Year 1166 (MCLXVI) was a common year starting on Saturday (link will display the full calendar) of the Julian calendar.
|Ab urbe condita||1919|
|Balinese saka calendar||1087–1088|
|English Regnal year||12 Hen. 2 – 13 Hen. 2|
|Chinese calendar||乙酉年 (Wood Rooster)|
3862 or 3802
— to —
丙戌年 (Fire Dog)
3863 or 3803
|- Vikram Samvat||1222–1223|
|- Shaka Samvat||1087–1088|
|- Kali Yuga||4266–4267|
|Japanese calendar||Eiman 2 / Nin'an 1|
|Minguo calendar||746 before ROC|
|Seleucid era||1477/1478 AG|
|Thai solar calendar||1708–1709|
1292 or 911 or 139
— to —
1293 or 912 or 140
- Emperor Manuel I (Komnenos) asks Venice to help pay the costs of defending Sicily, whose Norman rulers have had good relations with Venice. Doge Vitale II Michiel refuses to pay the requested subsidy. Manuel begins to cultivate relationships with the main commercial rivals of Venice: Genoa and Pisa. He grants them their own trade quarters in Constantinople, very near the Venetian settlements.
- May 7 – King William I (the Wicked) of Sicily dies at Palermo after a 12-year reign. He is succeeded by his 12-year-old son William II (the Good), whose mother, Margaret of Navarre, will be regent until he comes of age.
- Battle of Pantina: The Byzantines intervene on behalf of Grand Prince Tihomir of Serbia against his rebellious brother, Prince Stefan Nemanja, who defeats the Byzantine forces and becomes Grand Župan of Serbia.
- Henry the Lion, duke of Saxony, has the Brunswick Lion created at Dankwarderode Castle in Braunschweig (modern Germany). Mentioned by Albert of Stade, a German abbot and chronicler, as the year of origin.
- July 5 – The town of Bad Kleinkirchheim (modern Austria) is first mentioned, in an ecclesiastical document, in which Archbishop Conrad II of Salzburg confirms the donation of a chapel, nearby Millstatt Abbey.
- Autumn – Emperor Frederick I (Barbarossa) begins his fourth Italian campaign, hoping to secure the claim of Antipope Paschal III in Rome and the coronation of his wife Beatrice I as Holy Roman Empress.
- Mieszko III (the Old) proclaims a Prussian crusade against the pagans and pressures the collaboration of Frederick I. He leaves Greater Poland in the hands of his younger brother Casimir II (the Just).
- Diarmaid mac Murchadha is exiled and goes to Normandy, and the court of King Henry II to ask for assistance in retaking his kingdom. Henry gives him permission to find a willing army from either England or Wales.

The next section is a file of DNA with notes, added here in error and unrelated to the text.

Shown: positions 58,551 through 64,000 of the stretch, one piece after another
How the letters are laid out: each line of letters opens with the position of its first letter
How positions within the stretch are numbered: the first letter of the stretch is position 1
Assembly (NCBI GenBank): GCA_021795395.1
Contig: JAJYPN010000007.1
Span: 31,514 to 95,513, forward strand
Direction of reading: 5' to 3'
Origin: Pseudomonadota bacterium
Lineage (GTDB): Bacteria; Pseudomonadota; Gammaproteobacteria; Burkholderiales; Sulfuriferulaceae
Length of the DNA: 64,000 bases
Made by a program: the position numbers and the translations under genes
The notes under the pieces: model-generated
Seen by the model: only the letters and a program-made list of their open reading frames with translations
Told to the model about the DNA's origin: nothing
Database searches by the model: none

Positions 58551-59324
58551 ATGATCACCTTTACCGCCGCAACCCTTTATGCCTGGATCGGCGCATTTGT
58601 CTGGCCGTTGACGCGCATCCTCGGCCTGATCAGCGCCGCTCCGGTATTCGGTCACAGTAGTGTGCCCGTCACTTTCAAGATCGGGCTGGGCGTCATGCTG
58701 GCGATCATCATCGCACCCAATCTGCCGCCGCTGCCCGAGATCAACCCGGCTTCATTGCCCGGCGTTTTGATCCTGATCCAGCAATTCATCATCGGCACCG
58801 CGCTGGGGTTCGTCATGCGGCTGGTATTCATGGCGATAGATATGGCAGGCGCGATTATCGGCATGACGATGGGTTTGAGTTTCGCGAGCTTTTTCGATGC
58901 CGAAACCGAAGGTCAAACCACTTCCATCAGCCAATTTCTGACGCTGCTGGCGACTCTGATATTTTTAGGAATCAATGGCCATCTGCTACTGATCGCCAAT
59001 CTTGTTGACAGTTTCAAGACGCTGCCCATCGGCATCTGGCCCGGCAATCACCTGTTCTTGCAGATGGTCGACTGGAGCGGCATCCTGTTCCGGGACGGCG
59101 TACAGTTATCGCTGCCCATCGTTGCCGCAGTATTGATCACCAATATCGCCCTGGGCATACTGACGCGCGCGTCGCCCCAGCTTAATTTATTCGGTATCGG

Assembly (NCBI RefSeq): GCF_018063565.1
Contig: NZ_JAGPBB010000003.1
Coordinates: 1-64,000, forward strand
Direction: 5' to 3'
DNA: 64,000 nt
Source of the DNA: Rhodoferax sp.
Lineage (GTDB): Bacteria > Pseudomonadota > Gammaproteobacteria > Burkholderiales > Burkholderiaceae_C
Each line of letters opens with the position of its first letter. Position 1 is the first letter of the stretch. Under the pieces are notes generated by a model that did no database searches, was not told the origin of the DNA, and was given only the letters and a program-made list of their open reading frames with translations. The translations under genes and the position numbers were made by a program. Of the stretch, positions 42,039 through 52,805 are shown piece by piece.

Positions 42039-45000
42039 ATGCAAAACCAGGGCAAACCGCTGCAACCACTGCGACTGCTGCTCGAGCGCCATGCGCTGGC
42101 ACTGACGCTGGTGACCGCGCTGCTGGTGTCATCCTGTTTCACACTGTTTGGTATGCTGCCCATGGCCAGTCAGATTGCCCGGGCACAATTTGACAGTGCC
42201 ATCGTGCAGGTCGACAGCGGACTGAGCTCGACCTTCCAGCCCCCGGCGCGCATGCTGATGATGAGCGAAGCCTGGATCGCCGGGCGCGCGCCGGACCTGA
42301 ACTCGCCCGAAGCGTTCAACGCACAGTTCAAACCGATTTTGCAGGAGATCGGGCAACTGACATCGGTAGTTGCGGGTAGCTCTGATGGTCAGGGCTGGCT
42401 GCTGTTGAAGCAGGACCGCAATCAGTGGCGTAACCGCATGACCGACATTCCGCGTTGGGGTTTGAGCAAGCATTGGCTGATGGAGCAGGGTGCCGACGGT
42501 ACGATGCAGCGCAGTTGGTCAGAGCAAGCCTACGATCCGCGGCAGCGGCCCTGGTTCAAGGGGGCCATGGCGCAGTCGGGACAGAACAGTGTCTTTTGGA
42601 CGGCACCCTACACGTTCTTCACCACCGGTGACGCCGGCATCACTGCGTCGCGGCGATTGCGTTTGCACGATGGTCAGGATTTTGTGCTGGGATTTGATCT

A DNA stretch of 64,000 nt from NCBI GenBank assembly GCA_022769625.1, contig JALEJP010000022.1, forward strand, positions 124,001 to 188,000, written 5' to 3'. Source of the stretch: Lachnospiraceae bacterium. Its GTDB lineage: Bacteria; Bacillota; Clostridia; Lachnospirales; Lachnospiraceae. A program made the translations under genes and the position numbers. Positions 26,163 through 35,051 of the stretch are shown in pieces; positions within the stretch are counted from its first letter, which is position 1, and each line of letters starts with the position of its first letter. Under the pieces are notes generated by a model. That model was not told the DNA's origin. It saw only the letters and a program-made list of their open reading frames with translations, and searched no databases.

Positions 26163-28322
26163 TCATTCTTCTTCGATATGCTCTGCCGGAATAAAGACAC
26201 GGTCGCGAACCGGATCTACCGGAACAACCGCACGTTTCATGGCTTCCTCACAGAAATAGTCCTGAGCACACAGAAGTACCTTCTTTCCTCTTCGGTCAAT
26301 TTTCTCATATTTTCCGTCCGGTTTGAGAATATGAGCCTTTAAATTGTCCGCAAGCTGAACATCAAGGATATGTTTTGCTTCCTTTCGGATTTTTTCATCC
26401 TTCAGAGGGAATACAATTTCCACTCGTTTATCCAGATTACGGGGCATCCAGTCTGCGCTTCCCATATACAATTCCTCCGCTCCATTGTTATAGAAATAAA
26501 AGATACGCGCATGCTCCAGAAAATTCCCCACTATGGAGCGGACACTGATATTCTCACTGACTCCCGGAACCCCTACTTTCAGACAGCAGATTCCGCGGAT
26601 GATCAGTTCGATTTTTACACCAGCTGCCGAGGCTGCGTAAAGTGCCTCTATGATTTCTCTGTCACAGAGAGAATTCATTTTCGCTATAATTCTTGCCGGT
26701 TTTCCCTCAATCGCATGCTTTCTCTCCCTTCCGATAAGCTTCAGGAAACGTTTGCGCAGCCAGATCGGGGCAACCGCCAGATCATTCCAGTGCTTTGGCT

- Richard de Clare (Strongbow), 2nd Earl of Pembroke, and his half-brothers Robert FitzStephen and Maurice FitzGerald, agree to help Diarmaid mac Murchadha in return for Diarmaid's daughter's hand in marriage.
- Cartae Baronum ("Charters of the Barons"), a survey commissioned by the Treasury requiring each baron to declare how many knights he had enfeoffed.
- Summer – Henry II invades and conquers Brittany to punish the local Breton barons. He grants the territory to his 7-year-old son Geoffrey.
- Henry II enacts the Assize of Clarendon, reforming English law, with the aim of improving the justice process, including the jury system.
- William Marshal, a Norman statesman, described as "the greatest knight that ever lived", is knighted while on campaign in Normandy.
- Muirchertach mac Lochlainn, High King of Ireland, is killed. He is succeeded by Ruaidrí Ua Conchobair, king of Connacht, who defeats Diarmaid mac Murchadha (or Dermot) in battle, another ruler in eastern Ireland.
- February 24 – Al-Mansur Abdallah, Zaidi imam (d. 1217)
- July 29 – Henry I (or Henry II), king of Jerusalem (d. 1197)
- December 24 – John, king of England (d. 1216)
- Abu al-Abbas al-Nabati, Moorish pharmacist (d. 1239)
- Alan IV (the Young), viscount of Rohan (d. 1205)
- Arnold of Altena, German nobleman (d. 1209)
- Choe U, Korean general and dictator (d. 1249)
- Humphrey IV, lord of Toron (approximate date)
- Judah ben Isaac Messer, French rabbi (b. 1224)
- Odo III (or Eudes), duke of Burgundy (d. 1218)
- Philip d'Aubigny, English nobleman (d. 1236)
- Prithviraj Chauhan, Indian ruler of Ajmer (d. 1192)
- Shimazu Tadahisa, Japanese warlord (d. 1227)
- Shunten (or Shunten-Ō), Ryukyu ruler (d. 1237)
- Tamar the Great, queen of Georgia (d. 1213)
- Wansong Xingxiu, Chinese Buddhist monk (d. 1246)
- William de Warenne, 5th Earl of Surrey (d. 1240)
- February 21 – Abdul Qadir Gilani, Persian preacher (b. 1078)
- April 9 – Waleran de Beaumont, English nobleman (b. 1104)
- May 7 – William I (the wicked), king of Sicily (b. 1120)
- October 12 - Henry I, duke of Wiślica
- Ahmad Yasawi, Turkic Sufi religious leader (b. 1093)
- Athanasius VII bar Qatra, Syrian patriarch of Antioch
- Fujiwara no Motozane, Japanese waka poet (b. 1143)
- Gillamaire Ua Conallta, Irish poet and Chief Ollam
- Grigor III, Armenian catholicos of Cilicia (b. 1093)
- Konoe Motozane, Japanese nobleman (b. 1143)
- Muirchertach mac Lochlainn, High King of Ireland
- Rosalia, Norman nobleman and saint (b. 1130)
- ^ Palmer, Alan; Veronica (1992). The Chronology of British History. London: Century Ltd. pp. 67–69. ISBN 0-7126-5616-2.
- ^ Williams, Hywel (2005). Cassell's Chronology of World History. London: Weidenfeld & Nicolson. pp. 125–126. ISBN 0-304-35730-8.